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Two architects, we are told, once were candidates for the building of a certain temple at Athens: the first harangued the crowd very learnedly upon the different orders of architecture, and shewed them in what manner the temple should be built; the other only observed, that what his brother architect had spoken, he could perform. The author of the present volume makes no pretension either to the science of the one, or the practical skill of the other, of these Athenian worthies : all she proposes is, occasionally, to hand a few bricks, and thereby facilitate the operations of the builders.

The necessity of religious instruction forming a prominent part of the education of youth, being


now universally admitted, if not universally acted upon, a few remarks on so important a subject will not, it is hoped, be deemed inopportune. Many parents, especially in the middle rank of life, although wishing most sincerely that their children should grow up Christian characters, have not, from their avocations, the time requisite to bestow upon their mental and moral training. Others consider the matter too lightly, and think, that if they bring up their offspring in the usual forms of religion, neglecting none of the ceremonies prescribed by their church, they have done every thing necessary for them in the way of spiritual tuition; and these, indeed, are the external tokens, the “outward and visible sign;" but the “inward and spiritual grace” may, nevertheless, be utterly wanting. The conduct of but too many persons, whom we may presume to have been thus reared, prove, when they come to think and act for themselves, that although professing Christianity, the heart has never been regenerated by its divine spirit.

Religious instruction, to have its full influence, ought to enter into the minutest details of life; and the Author of our faith, knowing our deficiencies and infirmities, has left us precepts so clear and practical, as well as sublime, that they are capable of being applied in every event in life, whether of momentous import, or seemingly trivial—suitable alike to rich and poor, the great and the lowly. With such distinct and comprehensive rules for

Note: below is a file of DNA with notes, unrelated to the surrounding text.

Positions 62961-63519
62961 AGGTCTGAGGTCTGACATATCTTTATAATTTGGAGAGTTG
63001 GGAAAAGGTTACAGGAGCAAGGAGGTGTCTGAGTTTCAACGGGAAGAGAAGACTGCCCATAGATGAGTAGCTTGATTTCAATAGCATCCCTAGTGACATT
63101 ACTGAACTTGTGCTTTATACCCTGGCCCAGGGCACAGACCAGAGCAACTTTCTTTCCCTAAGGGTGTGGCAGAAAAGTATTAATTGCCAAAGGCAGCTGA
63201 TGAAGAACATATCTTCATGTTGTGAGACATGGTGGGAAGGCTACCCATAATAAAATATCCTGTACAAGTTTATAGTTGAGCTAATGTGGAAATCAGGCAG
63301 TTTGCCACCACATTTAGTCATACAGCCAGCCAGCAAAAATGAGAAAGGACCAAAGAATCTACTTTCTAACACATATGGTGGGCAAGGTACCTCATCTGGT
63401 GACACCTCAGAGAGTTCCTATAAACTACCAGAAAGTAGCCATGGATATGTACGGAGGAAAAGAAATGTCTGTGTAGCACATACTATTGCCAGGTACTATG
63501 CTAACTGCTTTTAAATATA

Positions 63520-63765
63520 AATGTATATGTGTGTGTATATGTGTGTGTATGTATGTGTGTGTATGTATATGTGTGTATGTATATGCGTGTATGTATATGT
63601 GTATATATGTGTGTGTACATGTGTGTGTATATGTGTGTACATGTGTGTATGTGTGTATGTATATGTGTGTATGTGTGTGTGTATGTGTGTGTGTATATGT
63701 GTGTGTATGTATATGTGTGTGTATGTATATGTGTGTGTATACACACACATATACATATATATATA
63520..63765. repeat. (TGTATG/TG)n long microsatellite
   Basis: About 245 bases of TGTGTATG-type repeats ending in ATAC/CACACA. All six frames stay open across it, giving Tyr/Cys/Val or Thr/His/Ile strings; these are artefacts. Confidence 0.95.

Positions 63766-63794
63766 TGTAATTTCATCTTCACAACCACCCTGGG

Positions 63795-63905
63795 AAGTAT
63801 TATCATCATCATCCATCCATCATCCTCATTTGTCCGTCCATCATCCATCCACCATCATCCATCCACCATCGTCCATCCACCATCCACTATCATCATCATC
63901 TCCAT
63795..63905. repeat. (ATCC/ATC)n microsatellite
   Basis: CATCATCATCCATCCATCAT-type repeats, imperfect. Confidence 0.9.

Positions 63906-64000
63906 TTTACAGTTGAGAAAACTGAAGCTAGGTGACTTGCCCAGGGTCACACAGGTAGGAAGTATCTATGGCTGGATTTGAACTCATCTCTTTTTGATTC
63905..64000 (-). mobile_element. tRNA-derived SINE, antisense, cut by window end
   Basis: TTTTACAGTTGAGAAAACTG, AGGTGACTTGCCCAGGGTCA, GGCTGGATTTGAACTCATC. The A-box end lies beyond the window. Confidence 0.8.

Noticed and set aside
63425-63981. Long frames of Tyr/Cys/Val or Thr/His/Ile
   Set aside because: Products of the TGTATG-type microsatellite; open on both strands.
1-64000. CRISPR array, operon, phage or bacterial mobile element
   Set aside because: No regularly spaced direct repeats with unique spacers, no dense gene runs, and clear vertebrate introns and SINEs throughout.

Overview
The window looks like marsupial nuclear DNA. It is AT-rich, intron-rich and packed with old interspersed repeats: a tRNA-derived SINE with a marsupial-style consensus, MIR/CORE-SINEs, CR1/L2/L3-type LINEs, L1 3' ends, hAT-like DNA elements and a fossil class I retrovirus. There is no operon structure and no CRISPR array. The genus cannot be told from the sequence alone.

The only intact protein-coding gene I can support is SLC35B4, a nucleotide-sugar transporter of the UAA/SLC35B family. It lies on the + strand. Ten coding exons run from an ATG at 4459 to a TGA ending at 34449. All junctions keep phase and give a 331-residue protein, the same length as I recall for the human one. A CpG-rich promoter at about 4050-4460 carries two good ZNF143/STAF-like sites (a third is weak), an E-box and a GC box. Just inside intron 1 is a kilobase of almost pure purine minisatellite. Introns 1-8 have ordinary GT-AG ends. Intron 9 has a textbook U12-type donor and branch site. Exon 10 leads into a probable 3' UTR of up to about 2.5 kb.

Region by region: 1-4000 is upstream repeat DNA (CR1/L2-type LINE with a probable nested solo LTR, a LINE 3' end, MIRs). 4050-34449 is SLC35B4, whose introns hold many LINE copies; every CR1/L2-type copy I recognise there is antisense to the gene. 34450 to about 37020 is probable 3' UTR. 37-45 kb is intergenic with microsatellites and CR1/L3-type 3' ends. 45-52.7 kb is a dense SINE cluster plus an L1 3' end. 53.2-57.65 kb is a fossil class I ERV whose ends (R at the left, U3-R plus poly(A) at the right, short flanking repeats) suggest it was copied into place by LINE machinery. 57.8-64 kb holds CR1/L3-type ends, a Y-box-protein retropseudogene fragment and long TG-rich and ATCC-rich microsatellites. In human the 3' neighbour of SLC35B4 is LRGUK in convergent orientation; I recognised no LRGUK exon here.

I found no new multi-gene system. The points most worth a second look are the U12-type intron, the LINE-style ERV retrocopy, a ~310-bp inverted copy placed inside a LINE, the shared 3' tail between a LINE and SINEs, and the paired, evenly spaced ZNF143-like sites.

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our guidance, one would think it almost impossible that we should perpetually run counter to them: that we do so, can only be attributed to the stubbornness of human nature, and its proneness to evil.

Deeply is it to be deplored, that in this enlightened age, and this Christian land, when, to use a hackneyed phrase, the march of intellect is proceeding with such rapid strides—when all that tends to man's physical welfare is made the object of so much solicitude and study-when the fine arts and elegant accomplishments are cultivated with so much assiduity, and at such cost—that so little thought, and care, and time should be devoted to the education of the heart; and yet it is upon that we must build, not only our hope of eternal happiness, but of our temporal well being as a people.

Notwithstand our advancement in science, refinement and luxury, it were impossible to take a survey of the present social condition of England, without becoming painfully aware, that, as yet, little progress has been made in that regenerative knowledge in comparison of which the mightiest efforts of human ingenuity are of small account. In a word, that the moral education both of the upper and lower classes is exceedingly defective, equally so perhaps among the wealthy as among

the poor.

“I have given my son or my daughter an excellent education,” says the exulting parent, and proceeds to enumerate the various acquirements of the youthful prodigy. To insinuate a doubt of the accuracy of this assertion, or rather of the parent's ideas on the subject of education, would be considered as unreasonable as ill-bred; and yet, were we to put the question to a very large majority, each individual so interrogated, would probably give a different definition of the term; and it is equally probable that not one among them would be found to connect with the idea of education any notion of the general improvement of the faculties of the mind, the regulation of the passions, or the cultivation of the affections.

Some, and of these not a few, estimate education according to the money it has cost, taking credit to themselves for having incurred pecuniary inconvenience, in order to send their children, generally their daughters, to the most expensive schools. These are the parents, themselves holding no very exalted station in society, who split upon the rock of ambition. To have their girls, at whatever cost, educated in a school resorted to by the children of persons of fashion, possibly of rank, is, they conceive, doing for them the very utmost parental solicitude can achieve, when, in fact, such an education is, ninety-nine times out of a hundred, worse than none at all. It is but charitable, however, to presume that it is well intended, and that the error, partaking largely of the foible of the age, occurs through ignorance.

Where ambition is not the actuating motive,

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